As of mid-September 2020 naturalization interviews and ceremonies were proceeding at the USCIS field office in Seattle with social distancing and COVID-19 protocols in place. Unlike previous accounts of the final step of the naturalization process, this naturalization interview and ceremony followed a different procedures to mitigate the risk of COVID-19 transmission. Like so many other important events, preparation for the naturalization interview makes the experience much more pleasant.
The interview went great! I was very nervous, but I passed the civics and reading/ writing portions of the test and didn’t have any problems with updating the N-400 answers with the agent. I was even able to take my oath ceremony right after the interview, so I am now officially a naturalized U.S. citizen!
Preparing for the naturalization interview is almost as important as the interview itself. In this case, the notice of interview appointment arrived within two weeks before the interview, so our preparation time was limited. Fortunately, the list of documents required for the interview was shorter than usual. In the past, USCIS has asked naturalization applicants to bring tax returns filed between the date of applying for naturalization and the date of the interview. Here, USCIS only asked my client to bring civil documents such as birth certificates (for her and her spouse), passports, and her marriage certificate.
The procedure for entering the USCIS field office began outside at the end of a small, socially-distanced queue with everyone wearing masks. Unlike my typical appointments at the Seattle field office there were only two other people in the waiting room. Also, unlike typical USCIS interviews, there was no agent in the interview room. Instead, there was an iPad on the desk with the agent appearing on screen. The agent was in another room in the building.
First, the agent asked my client to show her green card and passport through the webcam. After inspecting these documents virtually they moved on to the civics test followed by the English language test. For the English test the agent first showed my client a sentence on the screen of the iPad and instructed her to recite it out loud. Next, my client had to write a sentence on a form that was on the desk in the interview room. The agent read her the sentence, and my client showed him the written sentence via webcam when she was finished.
A major component of the naturalization interview is reviewing N-400 with the USCIS officer to update any information that may have changed between the date of filing the application and the interview date. In this case, my client could not see the actual Form N-400 because the USCIS agent was not in the same room with her. Although the changes to Form N-400 were small they could have been difficult to remember and update without sufficiently preparing for the interview. For example, like many Canadian applicants for naturalization, my client had taken trips outside the United States after filing Form N-400. Since an applicant must meet certain residence and physical presence requirements to become a citizen, my client needed to review the dates of her travel outside the United States prior to her interview and update Form N-400 with the USCIS officer.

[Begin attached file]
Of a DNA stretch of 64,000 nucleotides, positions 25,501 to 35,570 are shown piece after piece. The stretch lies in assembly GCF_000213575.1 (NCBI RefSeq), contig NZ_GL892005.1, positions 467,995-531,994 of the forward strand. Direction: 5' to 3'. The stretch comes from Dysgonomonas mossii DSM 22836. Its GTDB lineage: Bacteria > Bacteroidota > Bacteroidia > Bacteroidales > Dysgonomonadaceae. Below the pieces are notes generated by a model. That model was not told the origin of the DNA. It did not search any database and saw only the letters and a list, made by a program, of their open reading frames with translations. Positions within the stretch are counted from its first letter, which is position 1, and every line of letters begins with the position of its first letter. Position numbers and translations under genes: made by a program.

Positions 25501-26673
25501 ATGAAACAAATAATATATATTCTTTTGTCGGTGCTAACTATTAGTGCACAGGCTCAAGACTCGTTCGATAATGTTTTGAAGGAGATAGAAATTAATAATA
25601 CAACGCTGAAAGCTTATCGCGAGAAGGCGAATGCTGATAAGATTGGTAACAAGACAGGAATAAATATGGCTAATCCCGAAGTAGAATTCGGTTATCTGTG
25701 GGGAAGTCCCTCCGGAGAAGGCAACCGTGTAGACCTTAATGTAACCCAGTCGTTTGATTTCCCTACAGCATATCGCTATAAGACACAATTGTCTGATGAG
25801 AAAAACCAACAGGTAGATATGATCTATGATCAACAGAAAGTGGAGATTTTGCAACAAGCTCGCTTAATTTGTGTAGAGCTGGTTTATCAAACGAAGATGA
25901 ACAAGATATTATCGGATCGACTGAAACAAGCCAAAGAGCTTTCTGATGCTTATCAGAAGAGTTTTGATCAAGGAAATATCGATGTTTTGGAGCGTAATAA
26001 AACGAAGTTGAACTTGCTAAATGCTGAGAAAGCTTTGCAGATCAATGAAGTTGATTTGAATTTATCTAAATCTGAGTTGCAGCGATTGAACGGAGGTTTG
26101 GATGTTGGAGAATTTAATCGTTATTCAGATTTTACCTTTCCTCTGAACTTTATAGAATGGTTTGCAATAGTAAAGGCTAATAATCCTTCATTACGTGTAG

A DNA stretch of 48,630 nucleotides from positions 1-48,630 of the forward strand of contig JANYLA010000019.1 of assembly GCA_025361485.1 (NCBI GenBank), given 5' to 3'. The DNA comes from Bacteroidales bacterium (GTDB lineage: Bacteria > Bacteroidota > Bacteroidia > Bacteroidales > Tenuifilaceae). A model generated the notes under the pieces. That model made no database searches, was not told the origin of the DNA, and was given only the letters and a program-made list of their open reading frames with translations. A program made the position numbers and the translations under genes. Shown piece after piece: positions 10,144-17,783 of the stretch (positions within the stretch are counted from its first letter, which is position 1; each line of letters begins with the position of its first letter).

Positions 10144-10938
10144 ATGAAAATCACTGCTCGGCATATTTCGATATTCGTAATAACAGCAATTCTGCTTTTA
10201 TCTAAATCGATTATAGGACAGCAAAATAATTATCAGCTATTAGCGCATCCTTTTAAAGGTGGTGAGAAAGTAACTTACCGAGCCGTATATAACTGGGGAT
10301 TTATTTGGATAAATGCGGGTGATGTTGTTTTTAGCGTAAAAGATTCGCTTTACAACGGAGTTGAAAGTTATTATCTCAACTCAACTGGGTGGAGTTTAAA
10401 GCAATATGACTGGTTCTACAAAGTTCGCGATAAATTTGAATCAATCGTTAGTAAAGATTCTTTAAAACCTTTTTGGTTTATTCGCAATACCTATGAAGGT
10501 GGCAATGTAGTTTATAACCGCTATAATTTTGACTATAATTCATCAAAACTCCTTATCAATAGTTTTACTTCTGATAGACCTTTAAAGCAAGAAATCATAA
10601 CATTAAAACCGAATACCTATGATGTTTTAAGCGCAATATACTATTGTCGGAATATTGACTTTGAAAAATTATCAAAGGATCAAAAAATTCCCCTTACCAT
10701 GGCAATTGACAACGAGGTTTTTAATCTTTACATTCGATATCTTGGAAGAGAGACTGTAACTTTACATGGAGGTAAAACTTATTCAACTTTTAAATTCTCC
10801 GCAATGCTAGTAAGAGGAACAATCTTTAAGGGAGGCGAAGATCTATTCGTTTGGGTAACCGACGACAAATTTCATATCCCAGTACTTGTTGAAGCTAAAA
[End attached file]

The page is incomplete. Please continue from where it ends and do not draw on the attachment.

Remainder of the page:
Once my client passed the English and civics tests, the USCIS agent reviewed Form N-400 with her. When they finished reviewing and revising Form N-400 the agent asked her if she would be willing to take the oath immediately and my client said yes. The agent then printed some documents, including revised Form N-400, for my client to sign. She signed these forms, showed her signature to the agent via webcam, and then dropped the originally-signed documents in a basket along with her green card.
The agent administered the oath through the iPad. Another employee then escorted my client back to the waiting room where she waited for about 5 minutes until someone delivered her Certificate of Naturalization and citizenship packet. She summarized the experience as follows:
It went very quickly, and I was in and out in less than an hour!
Good preparation is key for a successful naturalization interview. Preparation begins on the date that an alien receives his or her green card. Permanent residents should keep track of all days outside the United States, and ensure that they have copies of their U.S. tax returns to file with Form N-400 when they become eligible to apply for citizenship. After filing Form N-400, permanent residents should continue tracking their days outside the United States and spend a few minutes each day studying for the citizenship test. Additionally, they should keep a blank Form N-400 handy so that they can write down any changes to their address or employment history. By keeping track of data required for Form N-400 permanent residents will be more prepared to update the form during their naturalization interview.